“Religion offers the best example of charity’s identity crisis. Here, you’re meant to be charitable to please God. And if you do, He might throw a few favors your way. Turns out everyone wants something. But what do the charitable ones want? Aside from good drinking water, digestible nutrition, some human rights, sanitation, aside from school even? They want to keep the one thing that almost intrinsically vanishes in the trade off: their dignity. Continue reading…
Jay-Z wrote a “letter” to MTV half thanking them for his placement at the top and asking why Eminem wasn’t included on their annual Hottest MC List. I don’t feel any particular way about Eminem or any other rapper on or not on this list, but I couldn’t help but chuckle at this letter.
MTV, Thanx for this nod of appreciation. Although I don’t strive to be ‘hot’ for any particular year, I thank you for the acknowledgment. My whole goal is to be recognized as the best ever. I created the term ‘best rapper alive’ as a sign of respect to my fallen comrades (Biggie and Tupac). I believe I’ve allowed a significant grace period, and I believe I would not be respecting myself if being the absolute best was not my goal, and that’s why I continue to push myself until exhaustion … salute.Jay-Z is funny. (via exactly)
Sidebar: Kanye moment if I may … Eminem?!?! I think you do the credibility of this list a disservice if you don’t thoroughly explain his omission. As of this second he has the highest selling rap album of the year and a scene stealing verse on the best ‘posse’ cut of the year . (*Hands mic back to Taylor Swift … and nobody was harmed, I apologize in advance.)
An interesting list of things the internet (and user-friendly technology) is destroying. From record stores to polite disagreement, it’s interesting to see what has thankfully become obsolete and what will truly be missed. (via the telegraph)
A study in compulsive hoarding
Homer Lusk Collyer (November 6, 1881 – March 21, 1947) and Langley Collyer (October 3, 1885 – March 1947) were two American brothers who became famous because of their snobbish nature, filth in their homes, and compulsive hoarding.
The brothers are often cited as an example of compulsive hoarding associated with obsessive-compulsive disorder (OCD), as well as disposophobia or ‘Collyer brothers syndrome,’ a fear of throwing anything away. For decades, neighborhood rumors swirled around the rarely seen, unemployed men and their home at 2078 Fifth Avenue (at the corner of 128th Street), in Manhattan, where they obsessively collected newspapers, books, furniture, musical instruments, and many other items, with booby traps set up in corridors and doorways to protect against intruders.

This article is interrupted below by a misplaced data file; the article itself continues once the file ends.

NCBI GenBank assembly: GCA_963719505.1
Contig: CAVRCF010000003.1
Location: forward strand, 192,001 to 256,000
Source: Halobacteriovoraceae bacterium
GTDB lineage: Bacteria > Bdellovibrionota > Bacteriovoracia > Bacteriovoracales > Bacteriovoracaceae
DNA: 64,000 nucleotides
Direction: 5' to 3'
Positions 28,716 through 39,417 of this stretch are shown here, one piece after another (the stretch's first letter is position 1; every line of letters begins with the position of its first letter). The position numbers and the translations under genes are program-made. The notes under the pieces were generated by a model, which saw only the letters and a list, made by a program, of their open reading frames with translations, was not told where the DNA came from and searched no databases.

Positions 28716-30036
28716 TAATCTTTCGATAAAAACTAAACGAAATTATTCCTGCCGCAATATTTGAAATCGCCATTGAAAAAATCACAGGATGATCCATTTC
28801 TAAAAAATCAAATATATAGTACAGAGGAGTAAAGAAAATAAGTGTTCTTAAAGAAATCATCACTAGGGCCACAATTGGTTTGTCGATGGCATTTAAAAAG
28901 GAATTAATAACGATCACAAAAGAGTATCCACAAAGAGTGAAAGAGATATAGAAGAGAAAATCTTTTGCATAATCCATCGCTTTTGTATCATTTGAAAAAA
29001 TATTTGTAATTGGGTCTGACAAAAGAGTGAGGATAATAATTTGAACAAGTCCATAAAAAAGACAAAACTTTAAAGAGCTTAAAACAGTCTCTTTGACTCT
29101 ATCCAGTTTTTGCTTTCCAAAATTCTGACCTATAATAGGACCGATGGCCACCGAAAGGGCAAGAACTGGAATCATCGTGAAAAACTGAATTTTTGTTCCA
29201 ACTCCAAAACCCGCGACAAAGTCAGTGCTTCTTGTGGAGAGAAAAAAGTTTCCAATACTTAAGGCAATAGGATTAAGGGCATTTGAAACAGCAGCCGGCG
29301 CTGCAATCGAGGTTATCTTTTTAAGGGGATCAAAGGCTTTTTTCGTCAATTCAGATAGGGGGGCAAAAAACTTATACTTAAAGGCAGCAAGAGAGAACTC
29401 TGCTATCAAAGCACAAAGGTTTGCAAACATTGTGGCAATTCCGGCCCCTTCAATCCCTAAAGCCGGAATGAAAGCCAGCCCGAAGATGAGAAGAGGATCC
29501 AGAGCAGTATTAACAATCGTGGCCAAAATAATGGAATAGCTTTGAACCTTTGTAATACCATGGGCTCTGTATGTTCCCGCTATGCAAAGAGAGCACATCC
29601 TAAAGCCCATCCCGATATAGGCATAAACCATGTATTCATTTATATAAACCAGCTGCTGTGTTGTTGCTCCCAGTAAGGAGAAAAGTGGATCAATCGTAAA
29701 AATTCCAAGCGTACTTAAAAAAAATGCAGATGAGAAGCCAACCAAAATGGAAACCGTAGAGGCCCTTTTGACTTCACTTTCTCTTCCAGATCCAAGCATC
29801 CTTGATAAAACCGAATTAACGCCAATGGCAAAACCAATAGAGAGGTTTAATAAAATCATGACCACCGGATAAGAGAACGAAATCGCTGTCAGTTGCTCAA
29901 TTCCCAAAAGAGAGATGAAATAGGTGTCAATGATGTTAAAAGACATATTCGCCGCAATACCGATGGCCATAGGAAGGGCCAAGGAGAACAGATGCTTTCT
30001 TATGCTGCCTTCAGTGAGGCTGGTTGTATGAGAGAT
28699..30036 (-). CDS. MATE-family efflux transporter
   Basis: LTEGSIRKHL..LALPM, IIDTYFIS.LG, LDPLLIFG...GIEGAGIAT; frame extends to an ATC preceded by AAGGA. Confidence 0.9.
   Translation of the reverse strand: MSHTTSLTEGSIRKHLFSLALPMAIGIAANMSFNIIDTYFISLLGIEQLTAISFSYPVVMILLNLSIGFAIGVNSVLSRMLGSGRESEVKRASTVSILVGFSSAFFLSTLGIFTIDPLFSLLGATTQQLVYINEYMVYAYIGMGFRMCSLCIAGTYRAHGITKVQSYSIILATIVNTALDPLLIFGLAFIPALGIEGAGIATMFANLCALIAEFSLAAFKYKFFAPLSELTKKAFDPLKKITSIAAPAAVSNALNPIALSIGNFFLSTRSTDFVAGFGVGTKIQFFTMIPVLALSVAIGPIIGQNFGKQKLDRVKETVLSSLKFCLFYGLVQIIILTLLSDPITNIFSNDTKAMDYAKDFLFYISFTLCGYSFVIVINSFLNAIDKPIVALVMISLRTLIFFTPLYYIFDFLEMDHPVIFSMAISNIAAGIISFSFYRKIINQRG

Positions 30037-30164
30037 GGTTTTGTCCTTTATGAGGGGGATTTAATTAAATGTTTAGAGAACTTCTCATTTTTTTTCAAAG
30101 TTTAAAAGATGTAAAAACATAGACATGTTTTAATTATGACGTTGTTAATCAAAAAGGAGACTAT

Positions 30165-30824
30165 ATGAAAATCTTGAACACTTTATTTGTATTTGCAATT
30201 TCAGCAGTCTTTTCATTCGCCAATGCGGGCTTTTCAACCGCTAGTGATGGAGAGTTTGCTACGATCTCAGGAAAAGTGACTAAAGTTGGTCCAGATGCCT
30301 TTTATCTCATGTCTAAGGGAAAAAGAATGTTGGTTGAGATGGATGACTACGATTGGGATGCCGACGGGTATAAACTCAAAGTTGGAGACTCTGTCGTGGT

Both were eventually found dead in the Harlem brownstone where they had lived as hermits, surrounded by over 100 tons of rubbish that they had amassed over several decades.Read the entire story of the Collyer brothers on Wikipedia.
How a man made over $7 million of the most convincing phony money in the history of the US Treasury using an HP ink-jet printer and office supplies from Staples. (via psfk)
Every year, thousands of adults decide to disappear, walking out the door with no plan to return and no desire to be found. (via fiomaravilha)
An enlightening (and upsetting) article in the New York Times last week about the state of property owning non-profit dance organizations in New York City. It seems this incredible recession and the real estate crisis is bringing many of NYC’s essential dance centers to the brink of collapse.
Home Is Where You Hang Your Debt
By CLAUDIA LA ROCCO
DANCE THEATER WORKSHOP celebrated its 40th birthday with a boisterous party in its gleaming, four-story Chelsea home on 19th Street. Performances erupted in the stairwell, the terrace, even the revolving door. The place pulsed with a beyond-capacity crowd. The year was 2005, and the message was clear: Full steam ahead.
Fast-forward to the present, and the steam has run out. The deficit mushroomed after the workshop opened its new space, in an 11-story mixed-use building that it helped finance through a successful capital campaign, in 2002. That deficit largely accounts for the organization’s $4.2 million debt. It must raise more than $400,000 by June 30, the end of its fiscal year, simply to pay its expenses. Read on.